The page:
Levodopa - Parkinson's drug
Levodopa is one of the main drugs used to treat
Parkinson's symptoms. It can be used at
all stages of the condition.
Levodopa is a chemical building-block that your body converts
into dopamine. It replaces the
dopamine that is lost in Parkinson's.
There are branded and unbranded forms of levodopa available.
- co-beneldopa (Madopar, Madopar CR)
- co-careldopa (Caramet CR, Duodopa, Sinemet, Sinemet
Plus, Sinemet CR, Half Sinemet CR, Lecado, unbranded
- co-careldopa plus entacapone (Stalevo)
Levodopa is given with benserazide or carbidopa, to make sure it
can enter the brain more efficiently. Benserazide plus levodopa is
known as co-beneldopa. Carbidopa plus levodopa is known as
If you're having, or have had, treatment for melanoma, tell your
GP, specialist or Parkinson's nurse (if
you have one) if you're taking medication that contains
Madopar and Sinemet
Most people can take Madopar and Sinemet
without experiencing sickness or nausea.
Most people taking these drugs will experience considerable
long-term improvement, especially in stiffness and slowness of
Treatment will usually start on a low dose. This is gradually
increased until you and your GP, specialist or Parkinson's nurse
agree that your symptoms are under control.
Madopar is available in capsules, which should not be broken, or
dispersible tablets, which can be dissolved in water.
Sinemet can be taken in pill form.
Both Madopar and Sinemet come in different strengths, depending
on the dose your GP, specialist or Parkinson's nurse thinks you
Visit the Medicine Guides website for independent, up to date
information about these medicines:
From late 2012 you may notice changes to the packaging and
appearance of some Sinemet tablets. This is because of a change in
the production of the drug, and it will not affect the quality or
formulation of these tablets.
Our full news story: Changes to the
appearance of Parkinson's drug Sinemet
Controlled release Madopar and Sinemet
Controlled release preparations have the letters CR after the
These let the levodopa enter your body slowly instead of all at
once. They can increase the time between doses.
They may be used when the dose of standard levodopa starts to
wear off and the person taking it no longer feels the treatment is
Controlled release options can sometimes reduce involuntary
movements (dyskinesia). They can be taken before going to bed to
reduce stiffness during the night.
Madopar has a dispersible form that may be swallowed whole or
dissolved in water.
It takes effect more quickly because it doesn't need to be
broken down in your stomach to release the active ingredient. This
may be a good option if you have problems swallowing tablets or
Non-dispersible tablets or capsules should not be crushed and
put into water.
Duodopa is a gel that is pumped continuously through a tube that
is inserted into the intestine, where it is absorbed by the
This option is only suitable for a small number of people, whose
symptoms can’t be controlled with more common treatments.
Because it's given continuously, if you are prescribed duodopa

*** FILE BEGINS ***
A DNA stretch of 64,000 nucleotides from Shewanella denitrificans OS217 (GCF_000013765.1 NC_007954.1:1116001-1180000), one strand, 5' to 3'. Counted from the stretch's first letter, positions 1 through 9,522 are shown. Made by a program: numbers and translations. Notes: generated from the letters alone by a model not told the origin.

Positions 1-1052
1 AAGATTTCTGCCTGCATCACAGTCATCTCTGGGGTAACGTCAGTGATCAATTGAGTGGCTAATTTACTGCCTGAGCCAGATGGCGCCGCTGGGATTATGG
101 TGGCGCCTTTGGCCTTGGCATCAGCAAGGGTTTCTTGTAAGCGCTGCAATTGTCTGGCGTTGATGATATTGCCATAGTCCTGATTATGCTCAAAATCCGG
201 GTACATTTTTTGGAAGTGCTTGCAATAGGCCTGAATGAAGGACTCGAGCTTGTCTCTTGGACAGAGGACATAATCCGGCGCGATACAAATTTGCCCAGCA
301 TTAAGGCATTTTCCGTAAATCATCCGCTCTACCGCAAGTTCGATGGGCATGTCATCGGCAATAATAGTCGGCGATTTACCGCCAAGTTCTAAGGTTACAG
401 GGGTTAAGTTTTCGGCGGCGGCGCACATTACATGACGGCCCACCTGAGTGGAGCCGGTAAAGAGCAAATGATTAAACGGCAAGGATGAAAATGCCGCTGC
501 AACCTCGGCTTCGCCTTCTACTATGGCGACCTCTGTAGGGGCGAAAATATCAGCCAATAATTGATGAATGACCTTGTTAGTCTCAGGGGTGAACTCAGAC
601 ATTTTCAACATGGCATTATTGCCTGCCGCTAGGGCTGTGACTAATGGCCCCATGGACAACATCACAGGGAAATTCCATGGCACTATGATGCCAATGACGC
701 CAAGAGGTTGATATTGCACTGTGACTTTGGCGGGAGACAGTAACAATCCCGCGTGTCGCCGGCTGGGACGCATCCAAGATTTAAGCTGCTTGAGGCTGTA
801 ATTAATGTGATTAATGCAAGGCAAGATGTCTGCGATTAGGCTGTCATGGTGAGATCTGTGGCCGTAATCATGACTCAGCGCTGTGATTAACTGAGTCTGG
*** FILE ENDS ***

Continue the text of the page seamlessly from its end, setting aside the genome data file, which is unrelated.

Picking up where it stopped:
you are less likely to experience involuntary movements. You might
have fewer 'off' periods. And it may also help you control your
symptoms at night.
Stalevo combines levodopa with carbidopa and entacapone in
See the Stalevo
Medicine Guide for independent, up to date information about
Levodopa and protein
Taking levodopa with food can sometimes help to reduce feelings
of sickness. However, for some people, protein (found mainly in
meat, fish, eggs, cheese and beans) seems to interfere with how
well levodopa medication works, by stopping how well the drug is
absorbed by the body.
This may mean the drug is less effective if taken with, or
after, a protein-rich meal.
Some people may benefit from taking their medication at
least 30 minutes before they eat.
If this doesn't help, you may benefit from trying a protein
redistribution diet, where you take most of your daily protein in
This can help the levodopa treatment to be more effective in the
daytime, when you are likely to need it more.
As protein is essential for a healthy diet, before you make any
changes you should speak to your your GP, specialist or Parkinson's
nurse. They can advise you on timing your dose and can help you to
get advice from a registered dietitian.
Side effects and problems with levodopa
In the early days of taking levodopa, you may feel sickness or
nausea. But in most people this is mild and will pass as your body
adjusts to the drug.
One of the main
problems with levodopa is a side effect called dyskinesia. These
are involuntary movements and can increase over time.
Over time, levodopa can become less effective. You may get 'off'
periods where you feel weak and can't move well. The effect of your
dose may wear off quickly.
Other side effects include:
Side effects of levodopa can sometimes be improved by changing
your dose, the form of the drug or how often you take it. If this
doesn't work, other types of drug may be combined with
Speak to your GP, specialist or Parkinson's nurse about the
right treatment for you.
Impulsive and compulsive behaviour
Some people taking levodopa have problems controlling impulsive
and compulsive behaviour.
More drug treatments for Parkinson's
In this section
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